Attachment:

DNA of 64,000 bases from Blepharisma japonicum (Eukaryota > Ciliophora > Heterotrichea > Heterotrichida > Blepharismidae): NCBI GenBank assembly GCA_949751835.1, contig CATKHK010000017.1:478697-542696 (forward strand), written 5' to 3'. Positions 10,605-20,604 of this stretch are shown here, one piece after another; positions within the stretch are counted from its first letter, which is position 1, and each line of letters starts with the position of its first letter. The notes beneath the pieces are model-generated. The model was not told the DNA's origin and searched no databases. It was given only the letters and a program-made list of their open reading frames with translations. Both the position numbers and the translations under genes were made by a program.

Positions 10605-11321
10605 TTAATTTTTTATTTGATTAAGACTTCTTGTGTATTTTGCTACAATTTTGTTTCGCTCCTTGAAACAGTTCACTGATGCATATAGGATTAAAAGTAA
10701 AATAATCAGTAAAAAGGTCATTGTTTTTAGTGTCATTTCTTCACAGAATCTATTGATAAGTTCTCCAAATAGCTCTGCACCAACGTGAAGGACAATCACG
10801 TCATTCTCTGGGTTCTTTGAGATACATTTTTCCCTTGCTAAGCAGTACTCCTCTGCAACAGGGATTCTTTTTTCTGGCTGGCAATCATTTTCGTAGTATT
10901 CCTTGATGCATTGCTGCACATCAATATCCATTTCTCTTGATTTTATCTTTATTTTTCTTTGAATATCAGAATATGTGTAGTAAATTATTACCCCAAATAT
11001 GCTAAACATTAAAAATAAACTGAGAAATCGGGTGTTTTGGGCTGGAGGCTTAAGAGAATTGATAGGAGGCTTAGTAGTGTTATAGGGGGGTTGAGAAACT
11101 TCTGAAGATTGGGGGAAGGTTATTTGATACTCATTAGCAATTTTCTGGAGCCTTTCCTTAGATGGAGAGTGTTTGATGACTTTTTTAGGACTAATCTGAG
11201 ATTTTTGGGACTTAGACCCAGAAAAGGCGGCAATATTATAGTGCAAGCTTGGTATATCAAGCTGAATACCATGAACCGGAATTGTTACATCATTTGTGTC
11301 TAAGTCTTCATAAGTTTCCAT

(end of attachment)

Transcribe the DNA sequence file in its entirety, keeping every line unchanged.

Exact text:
DNA of 64,000 bases from Blepharisma japonicum (Eukaryota > Ciliophora > Heterotrichea > Heterotrichida > Blepharismidae): NCBI GenBank assembly GCA_949751835.1, contig CATKHK010000017.1:478697-542696 (forward strand), written 5' to 3'. Positions 10,605-20,604 of this stretch are shown here, one piece after another; positions within the stretch are counted from its first letter, which is position 1, and each line of letters starts with the position of its first letter. The notes beneath the pieces are model-generated. The model was not told the DNA's origin and searched no databases. It was given only the letters and a program-made list of their open reading frames with translations. Both the position numbers and the translations under genes were made by a program.

Positions 10605-11321
10605 TTAATTTTTTATTTGATTAAGACTTCTTGTGTATTTTGCTACAATTTTGTTTCGCTCCTTGAAACAGTTCACTGATGCATATAGGATTAAAAGTAA
10701 AATAATCAGTAAAAAGGTCATTGTTTTTAGTGTCATTTCTTCACAGAATCTATTGATAAGTTCTCCAAATAGCTCTGCACCAACGTGAAGGACAATCACG
10801 TCATTCTCTGGGTTCTTTGAGATACATTTTTCCCTTGCTAAGCAGTACTCCTCTGCAACAGGGATTCTTTTTTCTGGCTGGCAATCATTTTCGTAGTATT
10901 CCTTGATGCATTGCTGCACATCAATATCCATTTCTCTTGATTTTATCTTTATTTTTCTTTGAATATCAGAATATGTGTAGTAAATTATTACCCCAAATAT
11001 GCTAAACATTAAAAATAAACTGAGAAATCGGGTGTTTTGGGCTGGAGGCTTAAGAGAATTGATAGGAGGCTTAGTAGTGTTATAGGGGGGTTGAGAAACT
11101 TCTGAAGATTGGGGGAAGGTTATTTGATACTCATTAGCAATTTTCTGGAGCCTTTCCTTAGATGGAGAGTGTTTGATGACTTTTTTAGGACTAATCTGAG
11201 ATTTTTGGGACTTAGACCCAGAAAAGGCGGCAATATTATAGTGCAAGCTTGGTATATCAAGCTGAATACCATGAACCGGAATTGTTACATCATTTGTGTC
11301 TAAGTCTTCATAAGTTTCCAT